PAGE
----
To start, aim to ride your bike 2 miles a day, five days a week, instead of driving. Doing so, you’d offset this initial footprint in less than a year. Even better, switching short car trips for a cycle will keep you physically fit, too!
2. Lessens noise pollution
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Pollution doesn’t just come in invisible gas form, but it also develops ‘noise’. Noise pollution is any unwanted sound that can adversely affect human health. Wildlife and environmental quality are also affected.
Some of its major causes are vehicles, planes, industrial machines, loudspeakers, and crackers. The less noise from vehicles, traffic queues and the like, the lower the noise pollution there is.
Cycling, walking even, is an excellent solution to this. It reduces the number of motor vehicles on the road and lowers congestion and engine noise. Slowly replacing cars and motorcycles with bikes ensures reduced air and noise pollution. What’s more, road users will have less exposure to such emissions.
3. Boosts biodiversity
Biodiversity refers to the variety of life on Earth in a particular space or area. Plus how these species interact with each other and the physical world around them. These include different plants, animals and microorganisms, etc.
Now, what does cycling have to do with this? Well, it turns out that one of its environmental benefits is to improve biodiversity. How?
Cycling for shorter journeys does so, creating less noise and air pollution. This results in fewer emissions that warm the atmosphere.
Over time, the need for surfaces to be paved for vehicles will be less necessary. This can mean more green spaces by default. You’re doing your bit to boost biodiversity and protect the wildlife within them!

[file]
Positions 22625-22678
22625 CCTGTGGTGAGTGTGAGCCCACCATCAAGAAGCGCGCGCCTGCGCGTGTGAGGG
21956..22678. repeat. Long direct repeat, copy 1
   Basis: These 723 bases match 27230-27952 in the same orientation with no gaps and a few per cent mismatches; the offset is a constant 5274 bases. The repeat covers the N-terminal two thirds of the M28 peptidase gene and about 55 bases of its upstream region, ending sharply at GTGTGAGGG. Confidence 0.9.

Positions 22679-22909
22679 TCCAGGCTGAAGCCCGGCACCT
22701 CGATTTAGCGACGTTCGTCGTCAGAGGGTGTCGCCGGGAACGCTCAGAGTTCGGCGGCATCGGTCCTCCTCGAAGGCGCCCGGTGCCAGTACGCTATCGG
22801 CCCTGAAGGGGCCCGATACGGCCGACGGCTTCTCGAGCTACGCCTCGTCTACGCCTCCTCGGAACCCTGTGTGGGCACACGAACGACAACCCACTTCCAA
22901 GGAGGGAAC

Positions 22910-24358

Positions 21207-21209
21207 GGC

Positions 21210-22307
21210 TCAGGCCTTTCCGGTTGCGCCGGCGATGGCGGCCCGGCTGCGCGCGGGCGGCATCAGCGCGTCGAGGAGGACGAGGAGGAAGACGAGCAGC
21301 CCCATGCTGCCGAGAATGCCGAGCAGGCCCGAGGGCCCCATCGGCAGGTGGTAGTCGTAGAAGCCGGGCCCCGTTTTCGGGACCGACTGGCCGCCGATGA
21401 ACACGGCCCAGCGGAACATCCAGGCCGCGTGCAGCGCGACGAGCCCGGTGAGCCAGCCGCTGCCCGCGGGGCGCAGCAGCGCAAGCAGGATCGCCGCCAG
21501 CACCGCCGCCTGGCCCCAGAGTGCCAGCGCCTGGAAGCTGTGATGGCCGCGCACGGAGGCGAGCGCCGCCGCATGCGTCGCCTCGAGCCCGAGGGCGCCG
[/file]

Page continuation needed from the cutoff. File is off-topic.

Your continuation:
4. Global warming solution
Cycling has been playing its role in a low-carbon, greener future for the planet. It’s true that human activity contributes big-time to global warming, and you already know that by now. But the good thing is that humans, including you, also have the power to enact positive change.
According to data from Cycling UK, 6% of urban passenger miles are from cycling. Increasing this to 11% by 2030 and 14% by 2050 can have a potential impact - positively. For one, this could cut CO₂ emissions from passenger transport by 7% and 11%, respectively.
Such small steps will help slow the effect of climate emergencies. Furthermore, reduce the risk of extreme and unpredictable weather.
5. Brighter future
The effects of climate change pose risks to the present and future generations. Fossil fuels and public transport vehicles are one of the leading causes of an increase in GHG. The more it rises in the atmosphere, the more it produces that warming effect fuelling for:
- and other extreme events
But cycling as a mode of travel, as simple as it is, is a legitimate climate solution. And when a nation sees cycling as more than a hobby or sport, the changes can be huge - in a good way.
Many can have access to an affordable means of transport, for instance. Most importantly, we could save up to 6 to 14 million tons of carbon dioxide (or more!) a year.
Cycling will not only aid in the reduction of pollution but will also aid in health improvement. Not only riding on two wheels, not behind the wheel, is a greener alternative, but also it’s more affordable.
So, when possible, start shifting to pedals and reduce your carbon footprint. It’s one of the best things you can do to help the environment while reaping promising benefits!